All day as I passed other trekkers I heard them talking about the blisters on their feet.  I was so thankful that to this point I had no blisters and my feet felt great.  Walking on I passed through several cute little villages but the problem was that they didn’t post signs saying their names. In one village I found a place to sit in the shade and finally stopped for a break. I still hadn’t eaten and wasn’t hungry but was trying to drink a lot of water. I checked my phone and had a text from Dick telling me he was catching a bus and where he had made reservations for the night. After this 15 minute break I got up to start walking again and all the muscles in my legs were killing me. This was always what happened when I sat down for a break. For me, it was better to remain standing and keep walking. I knew I should be getting close to Puente la Reina but had no idea where I really was. The path went into a central square in a village and I wasn’t sure I had walked out of it in the right direction. There were no Camino signs and I saw no other trekkers. Then I saw two women sitting at the side of the path and asked them if this was the Camino and they waved me on.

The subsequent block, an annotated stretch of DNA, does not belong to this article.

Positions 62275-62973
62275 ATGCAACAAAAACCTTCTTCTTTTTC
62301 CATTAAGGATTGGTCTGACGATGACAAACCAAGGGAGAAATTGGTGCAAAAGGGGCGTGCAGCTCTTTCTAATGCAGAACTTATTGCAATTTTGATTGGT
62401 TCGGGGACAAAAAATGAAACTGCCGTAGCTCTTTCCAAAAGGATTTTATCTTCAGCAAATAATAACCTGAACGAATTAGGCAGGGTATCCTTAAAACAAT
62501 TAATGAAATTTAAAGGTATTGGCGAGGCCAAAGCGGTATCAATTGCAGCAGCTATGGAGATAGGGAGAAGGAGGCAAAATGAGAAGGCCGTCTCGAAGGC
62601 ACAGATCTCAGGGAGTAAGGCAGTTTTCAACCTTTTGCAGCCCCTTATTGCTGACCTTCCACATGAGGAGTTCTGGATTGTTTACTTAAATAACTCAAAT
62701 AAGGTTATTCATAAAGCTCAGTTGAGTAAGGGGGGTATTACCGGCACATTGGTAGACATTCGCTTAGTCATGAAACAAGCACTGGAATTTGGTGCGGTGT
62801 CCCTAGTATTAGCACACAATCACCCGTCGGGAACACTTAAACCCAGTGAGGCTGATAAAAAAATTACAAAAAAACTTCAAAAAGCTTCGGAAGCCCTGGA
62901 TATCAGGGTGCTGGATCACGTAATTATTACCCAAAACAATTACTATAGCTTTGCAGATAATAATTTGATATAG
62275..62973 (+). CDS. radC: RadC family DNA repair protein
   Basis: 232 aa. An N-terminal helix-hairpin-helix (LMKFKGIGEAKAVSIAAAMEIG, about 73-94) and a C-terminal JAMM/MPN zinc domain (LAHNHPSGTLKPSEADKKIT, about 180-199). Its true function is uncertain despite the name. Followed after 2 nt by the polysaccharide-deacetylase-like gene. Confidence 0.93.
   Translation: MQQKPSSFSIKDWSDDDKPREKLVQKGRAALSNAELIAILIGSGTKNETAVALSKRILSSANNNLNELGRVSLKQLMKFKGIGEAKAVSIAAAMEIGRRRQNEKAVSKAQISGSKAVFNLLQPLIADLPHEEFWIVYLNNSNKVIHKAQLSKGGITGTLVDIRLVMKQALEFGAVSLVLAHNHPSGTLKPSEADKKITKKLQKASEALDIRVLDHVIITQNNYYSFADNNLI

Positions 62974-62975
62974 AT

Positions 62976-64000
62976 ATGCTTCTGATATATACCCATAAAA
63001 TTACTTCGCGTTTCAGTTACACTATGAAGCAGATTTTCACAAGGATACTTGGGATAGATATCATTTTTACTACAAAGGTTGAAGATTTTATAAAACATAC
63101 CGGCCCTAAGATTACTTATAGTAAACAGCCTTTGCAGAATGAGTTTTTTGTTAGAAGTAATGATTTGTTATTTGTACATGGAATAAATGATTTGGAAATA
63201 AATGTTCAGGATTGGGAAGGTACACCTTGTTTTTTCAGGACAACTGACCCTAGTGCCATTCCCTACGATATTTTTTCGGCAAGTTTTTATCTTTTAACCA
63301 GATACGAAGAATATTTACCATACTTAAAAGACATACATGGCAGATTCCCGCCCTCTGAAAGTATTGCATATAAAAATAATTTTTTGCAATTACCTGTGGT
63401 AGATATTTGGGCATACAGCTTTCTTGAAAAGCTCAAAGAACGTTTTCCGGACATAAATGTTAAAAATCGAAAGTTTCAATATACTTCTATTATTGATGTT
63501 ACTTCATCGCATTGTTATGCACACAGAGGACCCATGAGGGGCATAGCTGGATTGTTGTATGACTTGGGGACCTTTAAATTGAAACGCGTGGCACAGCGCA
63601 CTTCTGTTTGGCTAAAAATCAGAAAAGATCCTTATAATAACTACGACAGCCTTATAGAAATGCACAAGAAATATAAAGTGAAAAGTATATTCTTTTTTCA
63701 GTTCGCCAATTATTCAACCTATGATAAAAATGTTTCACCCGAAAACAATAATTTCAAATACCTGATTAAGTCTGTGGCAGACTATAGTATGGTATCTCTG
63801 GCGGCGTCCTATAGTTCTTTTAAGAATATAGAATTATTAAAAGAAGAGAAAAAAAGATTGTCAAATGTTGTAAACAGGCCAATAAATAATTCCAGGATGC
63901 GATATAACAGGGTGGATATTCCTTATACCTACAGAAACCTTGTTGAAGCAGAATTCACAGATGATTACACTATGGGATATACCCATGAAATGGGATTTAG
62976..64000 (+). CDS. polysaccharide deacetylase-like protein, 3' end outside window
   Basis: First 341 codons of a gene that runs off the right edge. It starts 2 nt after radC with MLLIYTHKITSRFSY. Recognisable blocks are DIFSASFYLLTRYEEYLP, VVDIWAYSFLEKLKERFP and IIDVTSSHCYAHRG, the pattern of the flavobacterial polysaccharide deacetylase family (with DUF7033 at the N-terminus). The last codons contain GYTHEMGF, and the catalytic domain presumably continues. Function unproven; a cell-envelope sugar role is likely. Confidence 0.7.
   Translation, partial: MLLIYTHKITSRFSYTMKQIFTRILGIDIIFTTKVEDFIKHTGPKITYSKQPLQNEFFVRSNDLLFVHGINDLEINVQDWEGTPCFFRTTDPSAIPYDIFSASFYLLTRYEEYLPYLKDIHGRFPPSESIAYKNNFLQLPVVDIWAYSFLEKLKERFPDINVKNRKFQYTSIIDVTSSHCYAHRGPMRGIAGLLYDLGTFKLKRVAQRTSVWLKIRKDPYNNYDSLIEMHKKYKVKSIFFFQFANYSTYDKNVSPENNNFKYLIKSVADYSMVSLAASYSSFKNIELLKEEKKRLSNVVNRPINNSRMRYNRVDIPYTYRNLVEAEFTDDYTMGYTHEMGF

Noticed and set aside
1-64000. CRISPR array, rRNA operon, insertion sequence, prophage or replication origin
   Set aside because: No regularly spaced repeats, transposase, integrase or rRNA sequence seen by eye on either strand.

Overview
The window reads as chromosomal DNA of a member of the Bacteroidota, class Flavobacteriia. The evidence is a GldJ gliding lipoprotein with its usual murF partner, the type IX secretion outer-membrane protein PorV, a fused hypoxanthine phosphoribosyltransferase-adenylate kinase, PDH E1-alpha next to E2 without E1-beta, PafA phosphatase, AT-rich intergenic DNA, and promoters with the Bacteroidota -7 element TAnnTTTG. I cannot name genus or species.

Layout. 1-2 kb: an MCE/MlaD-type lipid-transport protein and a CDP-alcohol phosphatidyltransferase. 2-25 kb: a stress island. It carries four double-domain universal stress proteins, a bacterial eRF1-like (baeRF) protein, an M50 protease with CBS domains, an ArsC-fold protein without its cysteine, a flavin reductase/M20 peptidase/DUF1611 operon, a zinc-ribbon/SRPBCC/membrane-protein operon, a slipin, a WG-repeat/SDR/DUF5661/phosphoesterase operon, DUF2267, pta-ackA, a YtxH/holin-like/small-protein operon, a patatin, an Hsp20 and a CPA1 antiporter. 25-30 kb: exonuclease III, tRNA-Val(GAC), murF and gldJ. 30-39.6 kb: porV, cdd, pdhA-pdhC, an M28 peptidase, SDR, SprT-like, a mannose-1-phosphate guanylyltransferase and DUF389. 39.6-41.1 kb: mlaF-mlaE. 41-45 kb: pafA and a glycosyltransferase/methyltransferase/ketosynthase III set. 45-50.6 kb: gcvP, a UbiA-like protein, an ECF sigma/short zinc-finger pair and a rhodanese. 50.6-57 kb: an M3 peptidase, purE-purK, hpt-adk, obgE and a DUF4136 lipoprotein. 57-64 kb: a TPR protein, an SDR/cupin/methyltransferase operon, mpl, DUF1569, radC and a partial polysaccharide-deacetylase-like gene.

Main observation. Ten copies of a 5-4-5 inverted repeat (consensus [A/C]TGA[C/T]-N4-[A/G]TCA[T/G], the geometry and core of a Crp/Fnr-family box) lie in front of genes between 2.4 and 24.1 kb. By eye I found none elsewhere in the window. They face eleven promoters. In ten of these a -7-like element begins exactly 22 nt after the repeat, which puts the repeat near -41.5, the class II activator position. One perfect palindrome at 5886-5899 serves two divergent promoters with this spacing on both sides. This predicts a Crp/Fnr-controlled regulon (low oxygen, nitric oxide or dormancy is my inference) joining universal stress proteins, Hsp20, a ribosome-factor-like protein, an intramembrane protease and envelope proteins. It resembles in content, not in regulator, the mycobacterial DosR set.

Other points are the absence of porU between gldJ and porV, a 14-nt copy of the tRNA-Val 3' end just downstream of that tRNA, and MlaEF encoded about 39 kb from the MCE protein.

By this time I was getting really exhausted. I was using Map My Walk so I knew how many miles I had walked but wasn’t exactly sure how much farther I had to go. I was about ready to drop when the path abruptly came out of the woods and there right in front of me was the hotel that Dick had booked. I was so relieved. I checked in and found out I had beat him there. Once in the room I stripped off my smelly shirt and flopped down on the bed. Dick arrived a short time later and we both slept for the next couple of hours.